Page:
DOC (Dissolved Organic Carbon)

Dissolved organic carbon (DOC) is operationally defined as the total quantity of organic carbon compounds that pass through a 0.45┬Ám filter, and represents the vast majority of organic material in most water samples. In aqueous systems DOC influences a range of geochemical processes by directly controlling pH levels. Furthermore, it influences water colour, the transport and degradation of pollutants, the depth of the photic zone and can cause the formation of disinfection by-products.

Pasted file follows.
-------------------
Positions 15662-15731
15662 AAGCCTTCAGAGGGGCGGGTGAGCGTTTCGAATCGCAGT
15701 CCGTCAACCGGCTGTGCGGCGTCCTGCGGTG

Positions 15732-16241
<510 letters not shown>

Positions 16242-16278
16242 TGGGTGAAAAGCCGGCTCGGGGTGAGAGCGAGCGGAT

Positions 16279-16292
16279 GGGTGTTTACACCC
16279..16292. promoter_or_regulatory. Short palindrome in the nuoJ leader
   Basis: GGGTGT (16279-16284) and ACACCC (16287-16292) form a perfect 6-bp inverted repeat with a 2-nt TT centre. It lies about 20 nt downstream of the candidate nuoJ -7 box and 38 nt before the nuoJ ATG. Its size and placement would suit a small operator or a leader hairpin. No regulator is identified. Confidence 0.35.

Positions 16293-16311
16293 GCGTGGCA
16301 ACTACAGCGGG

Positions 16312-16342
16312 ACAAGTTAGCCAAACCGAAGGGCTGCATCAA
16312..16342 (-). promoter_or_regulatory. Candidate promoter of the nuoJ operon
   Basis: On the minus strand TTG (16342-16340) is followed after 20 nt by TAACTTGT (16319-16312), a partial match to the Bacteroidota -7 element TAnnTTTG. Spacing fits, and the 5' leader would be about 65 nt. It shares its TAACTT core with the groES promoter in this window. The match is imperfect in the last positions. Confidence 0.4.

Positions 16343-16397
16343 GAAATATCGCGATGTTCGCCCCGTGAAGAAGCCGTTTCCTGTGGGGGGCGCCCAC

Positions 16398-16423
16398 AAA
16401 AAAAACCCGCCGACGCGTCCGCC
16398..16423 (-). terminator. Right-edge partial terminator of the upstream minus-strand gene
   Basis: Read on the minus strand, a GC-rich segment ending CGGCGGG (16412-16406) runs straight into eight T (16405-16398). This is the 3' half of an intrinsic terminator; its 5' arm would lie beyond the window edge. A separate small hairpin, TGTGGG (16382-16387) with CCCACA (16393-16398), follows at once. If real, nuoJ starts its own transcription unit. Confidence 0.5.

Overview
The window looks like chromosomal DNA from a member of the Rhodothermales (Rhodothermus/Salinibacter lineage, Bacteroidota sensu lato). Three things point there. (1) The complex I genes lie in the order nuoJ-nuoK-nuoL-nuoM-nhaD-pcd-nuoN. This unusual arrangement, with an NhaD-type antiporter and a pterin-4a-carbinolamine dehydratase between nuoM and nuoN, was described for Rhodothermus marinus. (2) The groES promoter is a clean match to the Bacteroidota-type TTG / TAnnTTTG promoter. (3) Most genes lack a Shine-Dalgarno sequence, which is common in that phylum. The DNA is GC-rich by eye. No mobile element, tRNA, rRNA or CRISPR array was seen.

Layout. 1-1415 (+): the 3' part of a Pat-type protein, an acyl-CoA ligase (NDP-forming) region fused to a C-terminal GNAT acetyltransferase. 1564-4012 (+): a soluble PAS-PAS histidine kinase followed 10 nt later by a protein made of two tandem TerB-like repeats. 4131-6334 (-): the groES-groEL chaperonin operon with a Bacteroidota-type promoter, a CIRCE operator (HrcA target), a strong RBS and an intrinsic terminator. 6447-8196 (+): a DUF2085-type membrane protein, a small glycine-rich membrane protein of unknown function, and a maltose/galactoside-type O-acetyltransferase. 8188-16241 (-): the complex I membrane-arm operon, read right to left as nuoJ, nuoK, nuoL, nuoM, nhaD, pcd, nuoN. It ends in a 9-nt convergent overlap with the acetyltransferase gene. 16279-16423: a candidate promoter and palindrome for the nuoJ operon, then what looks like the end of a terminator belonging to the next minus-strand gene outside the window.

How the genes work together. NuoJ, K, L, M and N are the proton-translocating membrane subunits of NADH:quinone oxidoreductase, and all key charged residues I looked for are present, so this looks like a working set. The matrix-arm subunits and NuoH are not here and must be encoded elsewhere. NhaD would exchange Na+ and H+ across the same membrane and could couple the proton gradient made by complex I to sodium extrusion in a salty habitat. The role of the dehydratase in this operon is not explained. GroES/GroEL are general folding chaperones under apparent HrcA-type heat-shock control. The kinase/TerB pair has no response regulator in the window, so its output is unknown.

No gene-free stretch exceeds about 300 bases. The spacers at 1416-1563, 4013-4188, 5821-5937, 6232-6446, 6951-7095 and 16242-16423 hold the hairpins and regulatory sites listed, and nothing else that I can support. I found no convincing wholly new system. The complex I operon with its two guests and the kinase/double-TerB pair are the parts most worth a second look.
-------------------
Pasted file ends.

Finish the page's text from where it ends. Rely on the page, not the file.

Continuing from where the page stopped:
Organic carbon occurs as the result of decomposition of plant or animal material. Organic carbon present in soil or water bodies may then dissolve when contacted by water. This dissolved organic carbon moves with both surface water and groundwater. DOC is an extremely important part of the carbon cycle and serves as the primary food source for most aquatic wildlife. However, it can also contribute to the acidity of a water body and can increase light attenuation thus detrimentally affecting phototrophic organisms in an aquatic environment. Therefore, as with most things, moderation is key regarding DOC concentration.